Coding is an extremely helpful way of understanding how digital technologies work, so naturally it also forms a core part of the Digital Technologies curriculum. But what exactly do your students need to learn about coding, and how do you go about teaching it?
Digital Technologies can be a difficult subject to navigate due to the scope, breadth, and relatively open structure of the Digital Technologies curriculum. It’s often left to individual schools and teachers to work out the exact details of what to teach classes and how to teach them.
To help you plan your Digital Technologies curriculum more effectively, this guide will cover everything you need to know when it comes to teaching coding in Digital Technologies and how it’s involved.
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Understanding and Explaining Coding
The very first thing you need to be able to teach coding is an understanding of what exactly coding is. After all, you’ll find it hard to explain it to your students if you don’t have a working definition for coding yourself.
At its core, coding is the process of writing out steps for a computer or other device to follow in order to achieve a given goal or task. It uses a variety of different programming languages such as Java, Python, and C++ in order to translate the coder’s instructions into sequences that the computer can understand and interpret as commands.
Coding is one of the key parts of the wider process of computer programming. As well as the actual writing of code, the coding process includes design stages where the coder considers how to approach a particular task or problem, testing stages to see whether the code actually works, evaluation stages to figure out how the code can be improved, and revision stages to implement these improvements.
It’s important that your students understand that there’s more to coding than the code itself – it’s an entire process that engages their creative and critical thinking, as well as problem-solving skills and the ability to reflect, evaluate, and make improvements.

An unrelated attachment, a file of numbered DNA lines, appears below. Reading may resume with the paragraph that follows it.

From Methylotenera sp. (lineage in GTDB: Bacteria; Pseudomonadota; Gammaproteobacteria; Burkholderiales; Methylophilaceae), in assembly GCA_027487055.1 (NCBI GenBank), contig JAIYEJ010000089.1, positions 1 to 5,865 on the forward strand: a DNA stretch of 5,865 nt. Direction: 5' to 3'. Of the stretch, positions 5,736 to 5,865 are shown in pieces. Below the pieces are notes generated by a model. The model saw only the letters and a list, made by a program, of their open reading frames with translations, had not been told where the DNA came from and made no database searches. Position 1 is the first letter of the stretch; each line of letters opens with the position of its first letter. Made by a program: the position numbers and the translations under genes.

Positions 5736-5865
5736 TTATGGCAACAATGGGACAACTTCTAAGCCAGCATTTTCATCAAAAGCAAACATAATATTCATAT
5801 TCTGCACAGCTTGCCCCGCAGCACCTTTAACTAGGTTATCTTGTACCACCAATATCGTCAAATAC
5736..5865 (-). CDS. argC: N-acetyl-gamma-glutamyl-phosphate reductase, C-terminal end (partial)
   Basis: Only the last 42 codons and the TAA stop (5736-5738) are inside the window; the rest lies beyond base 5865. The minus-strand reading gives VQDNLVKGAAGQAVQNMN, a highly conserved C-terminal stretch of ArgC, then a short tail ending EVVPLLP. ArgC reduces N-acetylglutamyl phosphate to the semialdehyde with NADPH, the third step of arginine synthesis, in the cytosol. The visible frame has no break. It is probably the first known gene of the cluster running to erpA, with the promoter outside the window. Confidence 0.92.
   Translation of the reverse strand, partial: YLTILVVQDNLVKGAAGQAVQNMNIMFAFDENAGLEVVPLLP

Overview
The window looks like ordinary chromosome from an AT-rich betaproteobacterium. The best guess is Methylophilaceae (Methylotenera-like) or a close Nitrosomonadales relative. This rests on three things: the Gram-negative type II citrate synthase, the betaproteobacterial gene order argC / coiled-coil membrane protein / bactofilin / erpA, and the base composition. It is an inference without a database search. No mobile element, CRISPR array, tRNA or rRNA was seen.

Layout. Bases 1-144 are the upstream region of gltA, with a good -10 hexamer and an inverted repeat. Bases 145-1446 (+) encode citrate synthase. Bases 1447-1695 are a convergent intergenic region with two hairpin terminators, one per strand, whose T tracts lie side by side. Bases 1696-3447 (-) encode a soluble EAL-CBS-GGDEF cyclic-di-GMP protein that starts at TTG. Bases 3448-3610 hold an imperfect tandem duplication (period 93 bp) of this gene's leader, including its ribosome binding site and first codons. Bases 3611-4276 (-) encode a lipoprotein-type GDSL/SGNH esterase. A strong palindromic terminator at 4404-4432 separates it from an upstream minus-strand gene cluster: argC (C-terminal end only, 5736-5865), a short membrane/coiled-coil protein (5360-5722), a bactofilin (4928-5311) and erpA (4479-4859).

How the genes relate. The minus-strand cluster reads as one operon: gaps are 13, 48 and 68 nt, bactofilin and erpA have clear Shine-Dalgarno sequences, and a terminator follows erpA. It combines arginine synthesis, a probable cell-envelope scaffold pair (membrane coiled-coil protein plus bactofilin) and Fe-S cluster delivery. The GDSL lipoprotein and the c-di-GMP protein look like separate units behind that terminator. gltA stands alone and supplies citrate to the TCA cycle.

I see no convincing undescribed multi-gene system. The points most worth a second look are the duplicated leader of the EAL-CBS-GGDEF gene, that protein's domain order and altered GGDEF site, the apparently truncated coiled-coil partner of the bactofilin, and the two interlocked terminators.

Why Teach Coding?
Another important factor to consider when building your coding curriculum is why it’s important to teach students to code in the first place. The main reasons that Digital Technologies requires students to learn to code is that coding helps to build a variety of useful, transferable skills, and that understanding code is a powerful way to build a greater understanding of technology.
Coding itself is a highly valuable skill in our increasingly digital world, with many professional and academic settings requiring at least basic coding abilities. However, it also helps to build other skills that students can apply to all manner of different contexts.
Coding encourages students to think creatively by finding creative digital solutions to a variety of problems and giving them new ways to bring their ideas to life. It also encourages critical thinking, as evaluation and revision are a core part of the coding process.
Moreover, coding can help to develop effective communication skills. Learning to code is essentially the same as learning another language, and encourages students to think about how best to convey information and instructions.
Coding also allows students to build a deeper understanding of the digital technology and systems in the world around them. Understanding the codes, sequences, and programming that underpin technology allows students to build a deeper understanding of how that technology works and how it affects them.
For example, coding can help students understand how the algorithms behind social media, search engines, and shopping platforms filter content. This allows them to see how the way these platforms are coded can affect the content that they highlight and thus how they can influence opinions and actions.
Coding in the Digital Technologies Curriculum
The next thing you should consider when planning your coding lessons is how coding is handled by the Digital Technologies curriculum. The Digital Technologies Hub is a fantastic resource for this, as it breaks down how different subjects should be taught for each age group and provides numerous lesson plans, exercises, and other resources to help you plan your teaching.
The Hub provides guidance on the subject areas, topic weighting, and recommended modules for year groups from Foundation all the way through to Year 10. We’ve broken down the guidance for teaching coding to each year group below.